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5 ways to supercharge your employee culture

Steven Green
by Steven Green on August 23, 2016

IMG_9080.jpgMoney makes the world go ‘round … right? Not when it comes to employee culture and recognition. Handing your employee a $100 gift card in appreciation of a job well done might not rock their world in the ways you’d hoped. Companies spend vast amounts of money on rewards and recognition programs, yet one third of employees don’t feel recognized. When 30% of their lives are spent working, you can bet that feeling valued is extremely important to today's knowledge worker.

For employees, that moment in the spotlight is priceless

Financial rewards, however well-intentioned, can have another shortsighted downside. They focus your culture on revenue and profit, rather than the culture-building benefits of positive feedback. Never underestimate the importance of “the feels” that come with a public pat on the back. That implied pressure to work late every night for a monetary performance reward could backfire, creating serious retention and talent acquisition challenges. Smart leaders know that changing the rewards conversation benefits their organization's employee culture. What does it add up to? Employee engagement and long-term success. What makes employees happy? Receiving recognition from their bosses and from each other. Employees want to feel like their hard work is valued.

Kick start a recognition program and reap the rewards

  1. Encourage employees to share their wins. Employees have the best view of the great things their colleagues do each day. Sharing builds teamwork, bringing everyone together with a common commitment. When teams are widespread geographically, it can help make everyone feel like they’re in the same office. The attitudes and emotions expressed by employees are the best indicators of how happy they are at work. Sharing is caring.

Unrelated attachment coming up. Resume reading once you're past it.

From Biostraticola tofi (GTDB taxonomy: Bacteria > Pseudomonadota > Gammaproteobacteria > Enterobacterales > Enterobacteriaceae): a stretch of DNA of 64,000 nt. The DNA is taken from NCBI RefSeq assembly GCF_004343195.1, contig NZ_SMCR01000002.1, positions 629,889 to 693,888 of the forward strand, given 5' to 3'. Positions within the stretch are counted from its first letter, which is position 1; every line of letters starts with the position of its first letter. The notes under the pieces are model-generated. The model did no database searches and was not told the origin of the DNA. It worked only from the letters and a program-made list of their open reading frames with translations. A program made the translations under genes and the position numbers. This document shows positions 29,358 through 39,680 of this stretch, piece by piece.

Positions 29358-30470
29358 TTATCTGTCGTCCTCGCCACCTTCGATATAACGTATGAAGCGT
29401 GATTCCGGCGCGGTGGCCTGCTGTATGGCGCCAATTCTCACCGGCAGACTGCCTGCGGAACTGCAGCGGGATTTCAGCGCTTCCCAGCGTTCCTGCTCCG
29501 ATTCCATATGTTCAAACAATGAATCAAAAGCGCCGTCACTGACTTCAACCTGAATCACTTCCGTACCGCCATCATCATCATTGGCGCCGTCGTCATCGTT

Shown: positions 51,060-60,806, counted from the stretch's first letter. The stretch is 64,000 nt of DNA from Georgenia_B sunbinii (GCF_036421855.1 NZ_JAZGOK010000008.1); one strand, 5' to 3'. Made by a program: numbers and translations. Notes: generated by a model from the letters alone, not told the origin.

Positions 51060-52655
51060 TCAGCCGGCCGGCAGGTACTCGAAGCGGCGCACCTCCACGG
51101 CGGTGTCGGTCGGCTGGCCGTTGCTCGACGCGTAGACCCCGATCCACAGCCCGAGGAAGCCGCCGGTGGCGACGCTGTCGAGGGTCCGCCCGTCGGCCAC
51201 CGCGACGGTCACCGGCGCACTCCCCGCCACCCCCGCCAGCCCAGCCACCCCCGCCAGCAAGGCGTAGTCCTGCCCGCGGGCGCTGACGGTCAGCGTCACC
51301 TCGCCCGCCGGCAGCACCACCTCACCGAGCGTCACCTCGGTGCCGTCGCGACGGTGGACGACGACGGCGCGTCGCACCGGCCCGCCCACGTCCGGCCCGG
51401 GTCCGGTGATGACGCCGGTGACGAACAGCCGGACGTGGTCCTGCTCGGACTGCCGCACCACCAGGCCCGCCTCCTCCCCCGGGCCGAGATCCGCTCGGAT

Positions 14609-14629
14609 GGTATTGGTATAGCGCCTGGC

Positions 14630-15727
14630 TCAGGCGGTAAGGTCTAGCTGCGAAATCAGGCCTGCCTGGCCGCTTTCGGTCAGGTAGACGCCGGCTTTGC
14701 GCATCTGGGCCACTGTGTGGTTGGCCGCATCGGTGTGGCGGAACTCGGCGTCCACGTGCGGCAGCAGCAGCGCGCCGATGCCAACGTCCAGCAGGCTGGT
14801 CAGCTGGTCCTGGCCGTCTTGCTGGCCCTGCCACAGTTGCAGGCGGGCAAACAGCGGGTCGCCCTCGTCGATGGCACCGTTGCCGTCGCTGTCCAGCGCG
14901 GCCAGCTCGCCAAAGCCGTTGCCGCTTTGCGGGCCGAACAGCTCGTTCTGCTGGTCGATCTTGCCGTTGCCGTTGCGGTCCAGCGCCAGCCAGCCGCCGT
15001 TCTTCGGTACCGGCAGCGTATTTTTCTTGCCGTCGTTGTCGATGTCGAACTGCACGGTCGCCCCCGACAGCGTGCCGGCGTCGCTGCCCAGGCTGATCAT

1. Make leadership accountable for recognizing outstanding performance. Let’s face it, change comes from the top down. If leaders don’t participate, it’s more likely that employees won’t buy in either. Recognition is most effective when it’s given in the context of a larger goal or business-results-focused activity like reinforcing corporate values, not just for showing up on time. Recognition also changes how you motivate and retain employees and how your company celebrates success.
  1. Use your recognition program to attract prospective employees and to keep the ones you cherish. Every organization wants to attract the best and the brightest. Your recognition program is a competitive advantage. It shows prospects that you value your employees with a people-focused culture. It creates a great impression of your company for those on the outside. When employees share their stories and see all their accomplishments, they are more likely to feel they are making progress in their career, and are more likely to stay. 
  1. Keep it public. Designate a special place to record and show off employee accomplishments and corporate wins. Implementing a non-monetary rewards and achievement program such as TemboSocial Recognition into your Intranet transforms recognition into a business asset. It allows your company to celebrate success while reinforcing desired behaviors. Achieve a unique strategic competitive advantage driven by your culture, your people, and their stories. TemboSocial Recognition creates a public record of an employee’s accomplishments and raises their profile. This results in greater day-to-day satisfaction and commitment.
  1. Use your recognition program to help with career development and performance evaluations. Not only is it a great way for employees to keep track of how they’re doing, employee recognition programs are a valuable resource for managers and leaders. They can see how the company really works by tapping into these informal employee networks of productivity and collaboration. An employee’s achievements are an important consideration when doing performance reviews or internal staffing changes, and can provide an honest temperature check for what’s going on professionally and emotionally with employees.

Learn more about how non-monetary social recognition programs can provide both short and long-term benefits for your organization's bottom line.

non-monetary social recognition

Steven Green
Written by Steven Green

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